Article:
Lee Ranaldo on how drug-taking and the Grateful Dead inspired Sonic Youth
The combination of Thurston Moore, Kim Gordon and Lee Ranaldo made Sonic Youth an unstoppable force, one who went on to redefine alternative rock music forever. The pioneering New Yorkers took their influences from unexpected corners from the people who inspired them in unconventional ways. One of those names were The Grateful Dead, a band who Sonic Youth’s Lee Ranaldo was in awe of because of their unwavering attitude towards the music.
As pioneers of the underground musical landscape in the early eighties, Sonic Youth emerged through the years as one of the most influential and beloved alternative rock bands on the planet. Together, they unintentionally set the pace for a new musical genre, a genre that has been the inspiration for many bands such as Dinosaur Jr., Nirvana, Pavement, Yo La Tengo, Beck, Sigur Rós, Weezer, Deerhunter and countless others. They created a sound, a benchmark that defines the band — no wave. When you create your own distinct sound then influence comes from different quarters, which is why The Grateful Dead meant so much to Lee Ranaldo.
Hearing The Grateful Dead’s Europe ’72 record would turn out to be a life-affirming moment for Sonic Youth guitarist Ranaldo. When he heard it as a teenager, something just instantly clicked within him. Europe ’72 is a live triple album which covered the Dead’s tour of Western Europe in April and May that year. The tour was so expensive and logistically complicated that The Grateful Dead’s record company made sure the entire tour was recorded, with highlights making it onto a live album which would recoup the costs for the tour. It then became one of their most commercially successful and critically acclaimed albums, as well as one of the definitive live albums.
Ranaldo, who was asked by Pitchfork to go through different times in his life and state what the most important record to him, referenced The Grateful Dead’s Europe ’72as a time when his 15-year-old self registered something new within music. “This is a strange time where I had a lot of influences but hadn’t really sorted out the strong ones,” he outlined.
“Europe ’72 was a super influential record full of fantastic songs and amazing experimental musicianship. I always valued both of those aspects in what Sonic Youth has done through the years — being able to get very abstract and very concrete within the same song,” Ranaldo noted on how he sees similarities between the two groups.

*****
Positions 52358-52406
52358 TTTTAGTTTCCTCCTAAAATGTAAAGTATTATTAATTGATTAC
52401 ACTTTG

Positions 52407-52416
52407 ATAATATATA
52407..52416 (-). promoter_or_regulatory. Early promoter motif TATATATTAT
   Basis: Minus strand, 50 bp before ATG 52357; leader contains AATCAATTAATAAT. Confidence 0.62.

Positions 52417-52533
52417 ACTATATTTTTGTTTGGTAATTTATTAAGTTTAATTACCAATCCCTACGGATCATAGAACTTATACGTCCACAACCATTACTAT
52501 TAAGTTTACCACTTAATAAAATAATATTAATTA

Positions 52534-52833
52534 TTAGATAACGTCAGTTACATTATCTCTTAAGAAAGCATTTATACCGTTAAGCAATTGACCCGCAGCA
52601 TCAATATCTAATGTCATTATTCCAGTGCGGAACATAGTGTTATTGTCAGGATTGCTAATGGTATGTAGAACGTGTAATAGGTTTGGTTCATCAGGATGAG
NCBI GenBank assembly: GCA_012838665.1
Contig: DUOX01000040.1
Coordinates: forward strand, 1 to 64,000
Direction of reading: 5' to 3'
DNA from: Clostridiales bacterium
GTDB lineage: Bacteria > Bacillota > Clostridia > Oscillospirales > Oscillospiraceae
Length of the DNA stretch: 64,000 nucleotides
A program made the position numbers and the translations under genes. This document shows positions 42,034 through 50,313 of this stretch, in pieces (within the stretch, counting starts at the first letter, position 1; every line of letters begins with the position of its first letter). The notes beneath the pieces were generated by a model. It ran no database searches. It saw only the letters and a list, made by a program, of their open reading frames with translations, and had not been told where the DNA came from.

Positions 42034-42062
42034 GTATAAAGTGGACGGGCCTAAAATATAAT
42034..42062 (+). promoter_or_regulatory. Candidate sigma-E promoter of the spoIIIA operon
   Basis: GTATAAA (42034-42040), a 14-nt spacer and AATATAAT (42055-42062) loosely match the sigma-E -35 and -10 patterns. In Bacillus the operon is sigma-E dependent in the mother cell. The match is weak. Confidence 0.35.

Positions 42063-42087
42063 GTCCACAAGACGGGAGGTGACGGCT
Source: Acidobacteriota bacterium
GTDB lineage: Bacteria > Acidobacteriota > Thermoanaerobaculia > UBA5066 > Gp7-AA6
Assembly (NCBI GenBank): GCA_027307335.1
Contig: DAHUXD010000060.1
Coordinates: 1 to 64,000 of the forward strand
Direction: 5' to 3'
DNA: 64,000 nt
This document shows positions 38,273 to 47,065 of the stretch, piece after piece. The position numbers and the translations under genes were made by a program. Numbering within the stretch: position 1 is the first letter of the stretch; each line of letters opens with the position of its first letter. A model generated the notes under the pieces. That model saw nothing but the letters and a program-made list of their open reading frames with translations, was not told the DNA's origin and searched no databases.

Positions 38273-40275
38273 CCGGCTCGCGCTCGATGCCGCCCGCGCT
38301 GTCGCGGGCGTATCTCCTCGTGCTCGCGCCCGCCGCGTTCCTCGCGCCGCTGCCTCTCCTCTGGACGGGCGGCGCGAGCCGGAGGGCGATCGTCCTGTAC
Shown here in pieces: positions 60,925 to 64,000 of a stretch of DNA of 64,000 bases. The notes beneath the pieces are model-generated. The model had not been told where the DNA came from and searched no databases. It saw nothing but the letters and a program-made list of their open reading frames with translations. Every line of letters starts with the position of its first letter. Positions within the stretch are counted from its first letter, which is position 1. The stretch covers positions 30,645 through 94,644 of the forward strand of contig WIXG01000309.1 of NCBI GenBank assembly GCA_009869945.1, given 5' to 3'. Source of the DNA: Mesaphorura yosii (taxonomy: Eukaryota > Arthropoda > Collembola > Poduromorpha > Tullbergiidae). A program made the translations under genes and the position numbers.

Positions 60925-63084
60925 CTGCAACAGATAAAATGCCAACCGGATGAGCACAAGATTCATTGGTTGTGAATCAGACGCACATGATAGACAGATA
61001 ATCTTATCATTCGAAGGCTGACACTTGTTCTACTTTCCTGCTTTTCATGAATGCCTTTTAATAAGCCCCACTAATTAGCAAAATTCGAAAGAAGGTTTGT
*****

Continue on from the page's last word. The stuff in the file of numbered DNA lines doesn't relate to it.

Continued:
“This record was very important to me because it massaged both feelers. And it probably had a lot to do with drugs, and stretching teenage consciousness. The notion of drug-taking, at the time, was not all ‘party-hearty’, but rather indicative of a search for some kind of Technicolor beyond the black and white of daily life —a searching quality that led folks from that generation down many innovative roads (as well as the dead-ends of addiction),” Ranaldo honestly added.
Ranaldo’s reference on the concept drug-taking is an interesting one, especially as his view the topic is able to stretch consciousness rather than having an attitude of ‘party-hearty’, as he eloquently puts it. Sonic Youth was never a drug-heavy band which made them stick out like a sore thumb compared to their contemparies. Ranaldo, it’s safe to say, got his drug consumption largely out of his system before the band even begun and that made up for the majority of Sonic Youth’s relationship with drugs. What listening to The Grateful Dead did at that young age was open up new boundaries to Ranaldo, areas that he previously wasn’t aware existed and enticed him to this world of experimentation. The time he spent as an adolescent trying out with hallucinogenics turned Ranaldo on to a universe of colours, sounds and feelings that he wouldn’t have even known existed otherwise.
Even if a 15-year-old Lee Ranaldo was none the wiser at the time about how this record would go on to change his life, the spirit of The Grateful Dead would be stuck with him ever since. Sonic Youth and The Grateful Dead, on the surface, don’t share much in common but that pioneering, rule book breaking attitude towards music is one that Ranaldo picked up subconsciously as a teenager from Europe ’72.